Cajamarca: Conga occupation not moved

Campesinos from some 40 pueblos across CelendĂ­n province, in Peru’s northern region of Cajamarca, held a meeting at HuasmĂ­n village Oct. 23 to announce a cross-country march that would arrive in mid-November at the planned site of the Conga gold mine, where marchers would join the encampment that has been established there. Campesinos have occupied the site for months to protect alpine lakes slated be destroyed to make way for open-pit operations. By Nov. 24, which will mark the two-year anniversary of the start of the protest action, the ​CelendĂ­n campesinos hope to have a “Casa Rondera” built on private land adjacent to the Conga site which has been volunteered for the cause by local residents. The casa will be a communal residence for the protesters, who are organized in rondas, peasant self-defense patrols. (Servindi, Oct. 25; Celendin Libre, Oct. 23)

Comuneros (communal peasants) in CelendĂ­n’s YagĂ©n pueblo, Cortegana district, weeks earlier announced their readiness to resist the ChadĂ­n II hydro-electric project, to be built by Brazilian firm Odebrecht in the headwaters of the RĂ­o Marañón, a major tributary of the Amazon—with much of of the energy generated slated for local mining operations. In a statement, the Defense Front for the Interests of Pueblo YagĂ©n said they would reject thecanonof funds offered to local communities for development of the project in their area. The statement also rejected offers of new roads for local communities, saying they would only facilitate  the despoiling of their lands by Odebrecht’s heavy equipment.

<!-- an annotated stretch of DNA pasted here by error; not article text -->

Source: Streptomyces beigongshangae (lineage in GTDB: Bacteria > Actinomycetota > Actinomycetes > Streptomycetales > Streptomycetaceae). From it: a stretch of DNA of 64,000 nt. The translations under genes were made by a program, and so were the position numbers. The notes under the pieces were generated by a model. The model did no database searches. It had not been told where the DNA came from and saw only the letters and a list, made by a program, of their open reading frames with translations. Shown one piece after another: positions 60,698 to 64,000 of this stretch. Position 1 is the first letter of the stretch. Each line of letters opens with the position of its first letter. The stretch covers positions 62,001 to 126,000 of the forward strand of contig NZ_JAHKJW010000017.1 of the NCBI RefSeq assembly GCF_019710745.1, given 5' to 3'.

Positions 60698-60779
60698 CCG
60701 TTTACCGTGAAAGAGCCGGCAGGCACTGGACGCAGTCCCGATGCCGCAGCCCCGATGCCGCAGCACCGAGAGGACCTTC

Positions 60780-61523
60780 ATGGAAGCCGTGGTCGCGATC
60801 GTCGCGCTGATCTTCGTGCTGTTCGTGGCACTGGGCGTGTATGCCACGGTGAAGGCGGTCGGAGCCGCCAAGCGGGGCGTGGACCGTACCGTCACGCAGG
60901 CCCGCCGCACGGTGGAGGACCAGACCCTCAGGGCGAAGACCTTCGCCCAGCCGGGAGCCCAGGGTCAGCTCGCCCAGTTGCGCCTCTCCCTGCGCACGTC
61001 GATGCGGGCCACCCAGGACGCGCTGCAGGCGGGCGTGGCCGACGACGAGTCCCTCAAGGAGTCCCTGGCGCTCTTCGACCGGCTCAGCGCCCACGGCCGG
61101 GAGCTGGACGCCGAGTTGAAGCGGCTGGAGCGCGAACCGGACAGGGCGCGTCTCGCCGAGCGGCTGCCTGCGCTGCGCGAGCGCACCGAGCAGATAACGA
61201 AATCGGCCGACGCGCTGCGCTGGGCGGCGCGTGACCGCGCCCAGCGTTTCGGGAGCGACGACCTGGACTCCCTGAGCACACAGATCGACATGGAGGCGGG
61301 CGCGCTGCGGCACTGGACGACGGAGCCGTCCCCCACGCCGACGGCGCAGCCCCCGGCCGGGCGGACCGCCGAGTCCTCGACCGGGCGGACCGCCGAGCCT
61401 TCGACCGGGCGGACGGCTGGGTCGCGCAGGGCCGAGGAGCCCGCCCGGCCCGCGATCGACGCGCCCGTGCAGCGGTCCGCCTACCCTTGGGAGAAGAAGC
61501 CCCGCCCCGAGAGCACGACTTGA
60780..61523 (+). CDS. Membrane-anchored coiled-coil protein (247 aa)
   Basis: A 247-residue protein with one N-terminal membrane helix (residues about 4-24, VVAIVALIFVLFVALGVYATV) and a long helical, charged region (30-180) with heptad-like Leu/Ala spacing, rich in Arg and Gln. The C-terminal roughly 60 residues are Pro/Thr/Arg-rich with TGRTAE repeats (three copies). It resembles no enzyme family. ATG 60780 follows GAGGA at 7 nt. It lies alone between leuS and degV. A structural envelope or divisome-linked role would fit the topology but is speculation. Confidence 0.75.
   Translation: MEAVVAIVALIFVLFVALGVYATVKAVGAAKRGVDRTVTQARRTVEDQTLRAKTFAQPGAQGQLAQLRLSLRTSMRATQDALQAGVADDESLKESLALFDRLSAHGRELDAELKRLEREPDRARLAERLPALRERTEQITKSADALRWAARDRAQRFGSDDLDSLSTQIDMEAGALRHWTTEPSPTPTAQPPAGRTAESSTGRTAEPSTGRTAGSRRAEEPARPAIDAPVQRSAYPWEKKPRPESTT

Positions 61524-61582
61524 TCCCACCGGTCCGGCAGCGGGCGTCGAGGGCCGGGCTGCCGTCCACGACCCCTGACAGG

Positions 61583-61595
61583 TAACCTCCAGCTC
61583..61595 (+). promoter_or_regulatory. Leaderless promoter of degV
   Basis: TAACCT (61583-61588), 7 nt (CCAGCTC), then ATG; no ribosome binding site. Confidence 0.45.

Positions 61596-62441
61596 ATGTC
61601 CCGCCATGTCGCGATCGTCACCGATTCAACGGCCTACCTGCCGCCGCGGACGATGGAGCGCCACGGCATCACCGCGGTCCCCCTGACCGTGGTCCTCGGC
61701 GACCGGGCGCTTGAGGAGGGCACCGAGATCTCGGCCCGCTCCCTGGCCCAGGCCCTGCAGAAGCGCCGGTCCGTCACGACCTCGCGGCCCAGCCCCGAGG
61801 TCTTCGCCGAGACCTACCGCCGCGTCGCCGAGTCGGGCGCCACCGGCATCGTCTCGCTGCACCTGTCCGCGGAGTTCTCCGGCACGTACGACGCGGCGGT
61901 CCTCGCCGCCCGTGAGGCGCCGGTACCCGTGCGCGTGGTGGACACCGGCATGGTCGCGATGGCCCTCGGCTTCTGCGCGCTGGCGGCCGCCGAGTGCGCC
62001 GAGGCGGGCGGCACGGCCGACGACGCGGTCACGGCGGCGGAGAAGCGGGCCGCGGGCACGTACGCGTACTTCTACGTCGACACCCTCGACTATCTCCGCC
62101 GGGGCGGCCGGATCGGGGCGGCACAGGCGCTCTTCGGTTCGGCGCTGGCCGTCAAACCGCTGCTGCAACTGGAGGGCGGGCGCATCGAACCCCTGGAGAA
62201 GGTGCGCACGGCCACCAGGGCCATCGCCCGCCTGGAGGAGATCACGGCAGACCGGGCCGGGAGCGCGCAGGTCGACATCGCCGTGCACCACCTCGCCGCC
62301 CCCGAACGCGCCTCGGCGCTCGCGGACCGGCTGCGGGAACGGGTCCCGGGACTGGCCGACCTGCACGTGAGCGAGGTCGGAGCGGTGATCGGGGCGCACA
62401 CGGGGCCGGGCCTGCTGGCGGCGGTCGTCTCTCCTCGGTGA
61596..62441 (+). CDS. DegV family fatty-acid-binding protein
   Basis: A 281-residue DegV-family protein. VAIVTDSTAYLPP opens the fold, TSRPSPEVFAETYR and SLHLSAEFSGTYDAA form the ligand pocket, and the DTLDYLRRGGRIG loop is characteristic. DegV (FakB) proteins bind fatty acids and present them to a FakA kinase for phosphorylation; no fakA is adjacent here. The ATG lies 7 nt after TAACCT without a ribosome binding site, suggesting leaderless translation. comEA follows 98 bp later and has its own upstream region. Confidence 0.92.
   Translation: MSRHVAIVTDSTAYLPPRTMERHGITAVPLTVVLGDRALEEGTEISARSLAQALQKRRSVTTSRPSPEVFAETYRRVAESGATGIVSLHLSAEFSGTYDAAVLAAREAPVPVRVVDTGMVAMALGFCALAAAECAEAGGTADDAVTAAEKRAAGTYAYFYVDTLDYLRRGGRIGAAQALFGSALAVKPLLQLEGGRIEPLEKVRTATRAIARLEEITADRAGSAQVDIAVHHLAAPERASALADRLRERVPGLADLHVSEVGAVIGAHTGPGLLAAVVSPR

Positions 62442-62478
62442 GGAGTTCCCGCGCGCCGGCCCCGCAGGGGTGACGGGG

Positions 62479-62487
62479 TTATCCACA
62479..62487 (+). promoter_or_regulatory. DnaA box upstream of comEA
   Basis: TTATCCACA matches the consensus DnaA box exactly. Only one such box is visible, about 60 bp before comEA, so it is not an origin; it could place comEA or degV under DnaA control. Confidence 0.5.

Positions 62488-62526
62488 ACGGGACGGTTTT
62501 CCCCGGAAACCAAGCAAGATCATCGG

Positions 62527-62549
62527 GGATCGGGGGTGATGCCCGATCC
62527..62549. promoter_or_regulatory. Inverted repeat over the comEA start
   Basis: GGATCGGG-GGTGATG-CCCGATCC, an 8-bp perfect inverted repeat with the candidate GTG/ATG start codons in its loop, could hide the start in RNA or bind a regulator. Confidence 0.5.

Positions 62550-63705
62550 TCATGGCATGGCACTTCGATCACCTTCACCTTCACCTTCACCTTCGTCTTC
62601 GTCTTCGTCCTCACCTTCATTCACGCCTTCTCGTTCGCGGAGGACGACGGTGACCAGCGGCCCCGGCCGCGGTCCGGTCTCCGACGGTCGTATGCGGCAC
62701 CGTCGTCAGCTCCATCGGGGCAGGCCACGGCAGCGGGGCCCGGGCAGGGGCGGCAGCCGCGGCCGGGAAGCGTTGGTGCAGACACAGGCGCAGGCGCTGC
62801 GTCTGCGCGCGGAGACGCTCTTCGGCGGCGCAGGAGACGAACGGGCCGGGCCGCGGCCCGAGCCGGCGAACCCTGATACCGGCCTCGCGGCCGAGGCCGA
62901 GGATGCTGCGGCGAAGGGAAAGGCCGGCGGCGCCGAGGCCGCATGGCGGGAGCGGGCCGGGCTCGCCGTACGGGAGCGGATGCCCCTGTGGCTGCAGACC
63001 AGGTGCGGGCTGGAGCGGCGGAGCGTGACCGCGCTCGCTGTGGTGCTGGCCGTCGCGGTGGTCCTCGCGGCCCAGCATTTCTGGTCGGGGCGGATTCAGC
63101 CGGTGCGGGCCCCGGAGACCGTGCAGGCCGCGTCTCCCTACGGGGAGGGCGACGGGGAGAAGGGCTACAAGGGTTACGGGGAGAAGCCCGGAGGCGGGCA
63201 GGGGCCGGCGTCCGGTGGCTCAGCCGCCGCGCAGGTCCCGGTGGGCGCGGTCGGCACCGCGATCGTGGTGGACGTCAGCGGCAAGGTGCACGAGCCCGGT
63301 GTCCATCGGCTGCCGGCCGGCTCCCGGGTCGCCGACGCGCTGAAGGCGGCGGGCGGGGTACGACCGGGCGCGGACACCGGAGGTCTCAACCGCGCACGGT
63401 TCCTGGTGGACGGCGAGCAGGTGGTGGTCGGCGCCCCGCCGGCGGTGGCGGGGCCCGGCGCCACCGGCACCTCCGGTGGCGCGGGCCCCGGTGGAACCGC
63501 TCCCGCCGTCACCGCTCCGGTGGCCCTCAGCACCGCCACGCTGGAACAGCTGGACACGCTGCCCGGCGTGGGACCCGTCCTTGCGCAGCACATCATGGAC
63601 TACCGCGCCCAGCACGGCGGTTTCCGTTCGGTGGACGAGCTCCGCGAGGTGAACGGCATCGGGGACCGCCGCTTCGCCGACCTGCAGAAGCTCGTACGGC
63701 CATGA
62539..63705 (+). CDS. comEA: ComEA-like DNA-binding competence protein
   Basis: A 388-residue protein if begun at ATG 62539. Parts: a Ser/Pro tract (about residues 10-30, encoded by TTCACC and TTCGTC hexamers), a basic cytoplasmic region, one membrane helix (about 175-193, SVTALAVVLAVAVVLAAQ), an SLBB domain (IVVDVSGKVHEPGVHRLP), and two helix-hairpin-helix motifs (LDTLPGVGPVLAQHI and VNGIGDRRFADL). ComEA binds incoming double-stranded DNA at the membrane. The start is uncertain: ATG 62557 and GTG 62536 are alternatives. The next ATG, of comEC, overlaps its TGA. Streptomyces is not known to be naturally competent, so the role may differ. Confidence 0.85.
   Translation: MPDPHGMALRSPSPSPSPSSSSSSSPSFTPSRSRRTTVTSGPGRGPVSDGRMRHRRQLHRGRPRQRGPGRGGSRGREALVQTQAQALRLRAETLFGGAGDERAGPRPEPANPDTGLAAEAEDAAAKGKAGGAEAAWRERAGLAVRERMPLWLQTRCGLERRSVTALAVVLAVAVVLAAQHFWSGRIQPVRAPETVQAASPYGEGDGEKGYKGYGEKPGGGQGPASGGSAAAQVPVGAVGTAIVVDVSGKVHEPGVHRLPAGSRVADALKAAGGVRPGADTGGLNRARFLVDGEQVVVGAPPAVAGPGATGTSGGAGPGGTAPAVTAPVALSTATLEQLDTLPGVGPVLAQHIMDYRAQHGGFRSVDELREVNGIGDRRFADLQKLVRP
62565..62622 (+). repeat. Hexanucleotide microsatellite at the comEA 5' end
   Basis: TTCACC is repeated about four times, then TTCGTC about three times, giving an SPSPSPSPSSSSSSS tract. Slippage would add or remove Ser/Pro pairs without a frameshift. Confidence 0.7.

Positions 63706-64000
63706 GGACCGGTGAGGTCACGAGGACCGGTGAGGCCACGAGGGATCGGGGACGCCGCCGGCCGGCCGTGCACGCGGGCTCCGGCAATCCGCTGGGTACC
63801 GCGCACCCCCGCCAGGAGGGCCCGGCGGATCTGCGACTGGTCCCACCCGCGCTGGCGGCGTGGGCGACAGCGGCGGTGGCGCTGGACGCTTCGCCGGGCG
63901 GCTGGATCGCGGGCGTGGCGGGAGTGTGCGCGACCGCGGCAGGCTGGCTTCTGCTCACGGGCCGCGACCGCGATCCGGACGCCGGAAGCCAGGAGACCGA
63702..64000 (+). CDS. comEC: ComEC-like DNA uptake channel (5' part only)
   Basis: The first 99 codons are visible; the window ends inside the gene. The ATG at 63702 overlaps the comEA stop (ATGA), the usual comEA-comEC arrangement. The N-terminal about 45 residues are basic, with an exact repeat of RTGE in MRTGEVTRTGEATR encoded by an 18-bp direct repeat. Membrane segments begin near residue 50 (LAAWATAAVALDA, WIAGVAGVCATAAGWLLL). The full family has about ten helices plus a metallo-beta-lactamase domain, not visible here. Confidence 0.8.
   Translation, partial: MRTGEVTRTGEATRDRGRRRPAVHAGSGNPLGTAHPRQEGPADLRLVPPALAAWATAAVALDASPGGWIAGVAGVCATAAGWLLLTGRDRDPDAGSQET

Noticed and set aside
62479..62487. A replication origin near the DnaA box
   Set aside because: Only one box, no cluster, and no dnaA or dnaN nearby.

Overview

The statement responded to claims that large-scale hydro power is an ecological alternative to fossil fuels. “They tell us the project will provide clean energy, but it will generate great quantities of methane gas and contribute enormously to global warming and climate change, as well as negatively altering the climate in our communities; destroying nearly all the varieties of fish in our river; and robbing us of our lands to remove us to places we do not know… They tell us the energy produced will be for the development of our pueblos… They don’t tell us that this energy is indispensable for the functioning of the fourteen mineral mega-projects such as the Conga mineral project of the transnational Yanacocha…which is destroying Cajamarca.” The statement closed with the slogan: “Neither Conga nor ChadĂ­n! Respect the people!” (Celendin Libre, Sept. 30)

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